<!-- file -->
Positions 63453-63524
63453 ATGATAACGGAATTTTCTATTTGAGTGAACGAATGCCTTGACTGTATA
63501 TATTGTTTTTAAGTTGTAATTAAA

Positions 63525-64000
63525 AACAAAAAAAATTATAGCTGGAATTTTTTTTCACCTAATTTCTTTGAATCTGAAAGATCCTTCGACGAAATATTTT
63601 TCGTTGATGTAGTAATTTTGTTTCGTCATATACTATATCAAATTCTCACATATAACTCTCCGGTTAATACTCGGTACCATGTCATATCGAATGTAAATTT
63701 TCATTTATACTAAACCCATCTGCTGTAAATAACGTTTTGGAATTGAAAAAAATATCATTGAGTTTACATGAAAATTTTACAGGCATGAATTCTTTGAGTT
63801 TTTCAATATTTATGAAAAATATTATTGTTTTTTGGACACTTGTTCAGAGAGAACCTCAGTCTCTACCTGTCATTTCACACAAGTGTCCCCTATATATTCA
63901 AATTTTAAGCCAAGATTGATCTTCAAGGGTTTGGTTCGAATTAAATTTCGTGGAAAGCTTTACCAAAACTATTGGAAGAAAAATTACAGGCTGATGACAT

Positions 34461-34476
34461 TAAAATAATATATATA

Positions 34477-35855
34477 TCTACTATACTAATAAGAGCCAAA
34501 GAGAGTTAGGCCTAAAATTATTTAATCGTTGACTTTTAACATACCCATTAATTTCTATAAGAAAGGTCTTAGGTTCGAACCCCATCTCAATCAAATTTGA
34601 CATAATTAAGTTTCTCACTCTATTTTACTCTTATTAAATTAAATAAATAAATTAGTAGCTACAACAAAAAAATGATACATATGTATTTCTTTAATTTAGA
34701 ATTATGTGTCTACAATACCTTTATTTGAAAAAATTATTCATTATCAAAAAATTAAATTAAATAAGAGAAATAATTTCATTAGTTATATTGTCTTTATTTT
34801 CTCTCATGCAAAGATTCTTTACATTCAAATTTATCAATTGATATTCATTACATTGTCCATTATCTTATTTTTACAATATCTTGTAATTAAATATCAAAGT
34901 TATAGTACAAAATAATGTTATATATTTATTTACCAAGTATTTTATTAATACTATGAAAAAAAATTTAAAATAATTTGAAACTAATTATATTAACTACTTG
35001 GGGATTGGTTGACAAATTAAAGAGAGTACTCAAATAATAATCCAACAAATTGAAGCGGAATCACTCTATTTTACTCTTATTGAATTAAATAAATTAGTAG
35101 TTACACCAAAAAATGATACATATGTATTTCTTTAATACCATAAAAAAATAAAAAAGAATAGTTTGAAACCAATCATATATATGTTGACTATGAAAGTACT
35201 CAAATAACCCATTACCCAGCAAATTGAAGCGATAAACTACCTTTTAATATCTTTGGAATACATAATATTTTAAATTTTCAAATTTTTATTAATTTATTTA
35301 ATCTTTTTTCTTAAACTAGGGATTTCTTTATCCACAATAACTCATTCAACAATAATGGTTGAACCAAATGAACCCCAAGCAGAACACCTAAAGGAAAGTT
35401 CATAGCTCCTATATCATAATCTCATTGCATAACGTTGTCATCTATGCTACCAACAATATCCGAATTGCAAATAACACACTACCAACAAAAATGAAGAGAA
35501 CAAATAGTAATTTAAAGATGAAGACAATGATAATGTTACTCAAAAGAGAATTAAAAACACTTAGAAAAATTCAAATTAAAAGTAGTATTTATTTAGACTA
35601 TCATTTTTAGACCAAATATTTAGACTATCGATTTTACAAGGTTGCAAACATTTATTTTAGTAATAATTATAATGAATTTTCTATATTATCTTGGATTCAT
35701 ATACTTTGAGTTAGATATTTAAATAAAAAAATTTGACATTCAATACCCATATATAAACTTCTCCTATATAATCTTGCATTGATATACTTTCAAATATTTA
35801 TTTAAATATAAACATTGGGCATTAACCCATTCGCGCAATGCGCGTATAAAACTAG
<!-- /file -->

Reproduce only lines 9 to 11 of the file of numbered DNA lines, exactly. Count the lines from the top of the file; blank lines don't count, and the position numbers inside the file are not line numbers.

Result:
63901 AATTTTAAGCCAAGATTGATCTTCAAGGGTTTGGTTCGAATTAAATTTCGTGGAAAGCTTTACCAAAACTATTGGAAGAAAAATTACAGGCTGATGACAT

Positions 34461-34476
34461 TAAAATAATATATATA